Wednesday, 18 October 2017

Conservation and comment

THE Henley Society was founded in 1961 as an ad-hoc protest group to prevent the Catherine Wheel pub in Hart Street from being demolished and replaced with a Sixties-style shopping parade.

Its remit later expanded to include four key issues:

l The conservation and enhancement of the town, its waterfront and its setting.

l The preservation of the town’s historical centre, its approaches and trees.

l Maintaining an appropriate balance between housing and the provision of employment, shopping and leisure facilities.

l The relief of traffic congestion with better car parking facilities and improved bus and train services as well as scrutinising planning applications and giving feedback to Henley Town Council and providing input on any schemes proposed by Oxfordshire County Council which affect the town’s roads.

It also reviews proposed revisions to South Oxfordshire District Council’s local plan. The society is particularly concerned with preserving listed buildings and those within the Henley conservation area and encourages “high standards of design and construction for all new buildings and those being restored”.

Many of its members are experts in architecture, surveying and other professions that involve planning.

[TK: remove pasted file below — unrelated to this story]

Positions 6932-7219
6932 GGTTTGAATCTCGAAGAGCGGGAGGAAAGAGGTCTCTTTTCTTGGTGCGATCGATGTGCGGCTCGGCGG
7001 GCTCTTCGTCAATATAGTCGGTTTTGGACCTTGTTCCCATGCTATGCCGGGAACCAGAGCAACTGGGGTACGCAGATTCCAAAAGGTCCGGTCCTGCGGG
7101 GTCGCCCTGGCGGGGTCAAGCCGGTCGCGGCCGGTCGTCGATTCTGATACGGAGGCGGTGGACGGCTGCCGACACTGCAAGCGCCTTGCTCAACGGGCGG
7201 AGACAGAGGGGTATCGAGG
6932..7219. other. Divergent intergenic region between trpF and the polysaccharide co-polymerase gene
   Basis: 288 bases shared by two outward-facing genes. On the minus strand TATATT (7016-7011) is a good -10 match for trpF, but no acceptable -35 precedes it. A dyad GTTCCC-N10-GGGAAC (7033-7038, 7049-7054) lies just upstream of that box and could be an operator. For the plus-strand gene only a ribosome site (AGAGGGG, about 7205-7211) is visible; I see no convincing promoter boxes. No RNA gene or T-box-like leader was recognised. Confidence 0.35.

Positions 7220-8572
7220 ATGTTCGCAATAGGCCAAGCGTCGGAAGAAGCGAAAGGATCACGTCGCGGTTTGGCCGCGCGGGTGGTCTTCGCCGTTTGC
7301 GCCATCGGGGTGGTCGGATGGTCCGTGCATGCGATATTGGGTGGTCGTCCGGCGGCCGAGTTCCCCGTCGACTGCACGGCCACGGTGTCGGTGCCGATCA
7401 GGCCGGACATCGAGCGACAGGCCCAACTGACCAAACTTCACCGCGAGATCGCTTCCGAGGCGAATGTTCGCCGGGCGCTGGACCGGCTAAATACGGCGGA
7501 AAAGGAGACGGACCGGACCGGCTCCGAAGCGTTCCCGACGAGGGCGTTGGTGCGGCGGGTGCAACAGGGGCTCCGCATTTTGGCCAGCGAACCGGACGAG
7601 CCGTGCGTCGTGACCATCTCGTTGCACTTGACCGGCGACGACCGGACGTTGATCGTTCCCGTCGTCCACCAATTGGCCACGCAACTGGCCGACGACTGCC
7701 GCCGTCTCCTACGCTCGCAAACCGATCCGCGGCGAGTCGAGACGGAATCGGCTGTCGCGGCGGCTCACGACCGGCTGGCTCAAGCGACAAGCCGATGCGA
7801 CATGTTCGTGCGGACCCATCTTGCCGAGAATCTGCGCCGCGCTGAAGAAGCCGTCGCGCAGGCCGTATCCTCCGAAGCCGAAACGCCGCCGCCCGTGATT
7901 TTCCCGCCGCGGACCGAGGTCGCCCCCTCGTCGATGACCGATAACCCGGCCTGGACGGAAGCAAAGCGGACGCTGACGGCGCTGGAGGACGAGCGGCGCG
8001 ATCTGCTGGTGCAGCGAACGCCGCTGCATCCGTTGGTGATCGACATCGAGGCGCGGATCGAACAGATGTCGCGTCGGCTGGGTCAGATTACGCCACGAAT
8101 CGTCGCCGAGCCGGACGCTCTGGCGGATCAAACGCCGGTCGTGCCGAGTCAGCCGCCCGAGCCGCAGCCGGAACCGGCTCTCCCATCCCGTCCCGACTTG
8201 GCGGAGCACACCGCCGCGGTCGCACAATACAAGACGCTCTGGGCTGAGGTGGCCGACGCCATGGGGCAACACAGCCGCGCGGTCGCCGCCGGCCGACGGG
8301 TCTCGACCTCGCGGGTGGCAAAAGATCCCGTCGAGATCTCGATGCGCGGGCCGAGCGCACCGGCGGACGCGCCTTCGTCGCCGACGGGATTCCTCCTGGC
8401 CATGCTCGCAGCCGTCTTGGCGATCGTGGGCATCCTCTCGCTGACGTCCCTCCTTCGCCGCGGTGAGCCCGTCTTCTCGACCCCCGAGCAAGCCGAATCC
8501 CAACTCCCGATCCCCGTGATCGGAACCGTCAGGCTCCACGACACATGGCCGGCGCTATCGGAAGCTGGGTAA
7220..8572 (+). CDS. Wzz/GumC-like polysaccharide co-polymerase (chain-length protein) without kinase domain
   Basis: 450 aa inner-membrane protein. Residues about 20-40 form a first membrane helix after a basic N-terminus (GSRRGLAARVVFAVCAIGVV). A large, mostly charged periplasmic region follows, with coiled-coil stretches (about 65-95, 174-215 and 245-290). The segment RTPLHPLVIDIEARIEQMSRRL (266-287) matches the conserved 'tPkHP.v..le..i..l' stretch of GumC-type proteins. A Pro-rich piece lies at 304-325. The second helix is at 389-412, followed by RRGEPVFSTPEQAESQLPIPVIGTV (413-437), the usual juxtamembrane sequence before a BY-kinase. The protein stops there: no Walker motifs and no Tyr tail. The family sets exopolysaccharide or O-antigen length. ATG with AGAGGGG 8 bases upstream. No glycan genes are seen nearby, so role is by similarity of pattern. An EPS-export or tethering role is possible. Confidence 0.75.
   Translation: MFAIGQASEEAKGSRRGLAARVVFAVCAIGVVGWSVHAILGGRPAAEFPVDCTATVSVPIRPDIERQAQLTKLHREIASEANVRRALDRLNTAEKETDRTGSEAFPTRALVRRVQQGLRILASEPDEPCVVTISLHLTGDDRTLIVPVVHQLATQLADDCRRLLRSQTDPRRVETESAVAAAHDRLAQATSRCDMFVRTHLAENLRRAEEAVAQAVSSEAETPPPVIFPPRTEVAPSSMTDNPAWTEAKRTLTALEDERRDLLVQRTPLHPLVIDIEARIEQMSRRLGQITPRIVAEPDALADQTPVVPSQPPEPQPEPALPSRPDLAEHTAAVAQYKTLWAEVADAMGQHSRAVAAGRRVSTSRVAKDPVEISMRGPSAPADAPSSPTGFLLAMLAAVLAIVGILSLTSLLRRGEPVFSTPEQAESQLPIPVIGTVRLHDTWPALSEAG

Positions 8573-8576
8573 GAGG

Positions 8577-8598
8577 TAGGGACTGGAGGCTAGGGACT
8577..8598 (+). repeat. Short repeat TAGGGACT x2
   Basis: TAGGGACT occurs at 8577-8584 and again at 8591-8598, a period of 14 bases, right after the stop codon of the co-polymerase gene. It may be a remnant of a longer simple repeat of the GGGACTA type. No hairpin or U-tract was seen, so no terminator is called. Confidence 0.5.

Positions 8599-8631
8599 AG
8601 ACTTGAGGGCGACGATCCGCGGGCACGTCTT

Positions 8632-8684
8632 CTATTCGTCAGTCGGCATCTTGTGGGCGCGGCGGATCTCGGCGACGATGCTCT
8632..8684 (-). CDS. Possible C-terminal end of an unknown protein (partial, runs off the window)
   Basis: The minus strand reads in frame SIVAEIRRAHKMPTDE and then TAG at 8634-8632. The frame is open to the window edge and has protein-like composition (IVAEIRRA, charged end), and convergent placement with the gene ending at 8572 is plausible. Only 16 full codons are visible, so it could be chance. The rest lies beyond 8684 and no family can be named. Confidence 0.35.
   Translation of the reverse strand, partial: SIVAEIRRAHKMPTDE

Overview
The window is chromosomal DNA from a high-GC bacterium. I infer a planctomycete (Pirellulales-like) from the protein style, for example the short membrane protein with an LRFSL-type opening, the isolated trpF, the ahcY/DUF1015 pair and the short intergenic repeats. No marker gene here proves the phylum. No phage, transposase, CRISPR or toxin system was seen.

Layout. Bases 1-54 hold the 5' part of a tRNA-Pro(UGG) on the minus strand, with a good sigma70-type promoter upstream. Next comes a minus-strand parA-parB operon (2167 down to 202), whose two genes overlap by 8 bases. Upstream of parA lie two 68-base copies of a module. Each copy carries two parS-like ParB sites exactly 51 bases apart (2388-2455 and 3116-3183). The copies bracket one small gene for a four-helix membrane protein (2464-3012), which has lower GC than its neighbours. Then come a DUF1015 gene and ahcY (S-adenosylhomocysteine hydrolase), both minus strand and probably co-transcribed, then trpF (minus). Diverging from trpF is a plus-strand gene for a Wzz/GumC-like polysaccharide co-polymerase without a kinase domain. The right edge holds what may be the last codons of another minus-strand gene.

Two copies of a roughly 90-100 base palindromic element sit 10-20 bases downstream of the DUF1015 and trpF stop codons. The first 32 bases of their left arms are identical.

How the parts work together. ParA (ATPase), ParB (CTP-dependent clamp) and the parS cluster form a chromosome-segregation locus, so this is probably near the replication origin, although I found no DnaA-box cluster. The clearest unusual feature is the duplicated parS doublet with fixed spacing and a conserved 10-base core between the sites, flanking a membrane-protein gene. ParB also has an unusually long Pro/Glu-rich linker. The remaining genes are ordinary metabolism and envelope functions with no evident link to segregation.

The society regularly liaises with the Henley Business Partnership, the River Thames Society and the Henley Archaeological and Historical Group.

It says: “The society regularly brings its influence to bear on difficult and controversial applications. This is not to say that it has no time for modernising or merely wants Henley to be submerged in aspic — quite the contrary.

“While the best of the past matters, it is also necessary to incorporate the best of the future. Our watchwords are to maintain the very best of Henley for posterity and ensure that the highest and most sensitive standards are applied to future developments.”

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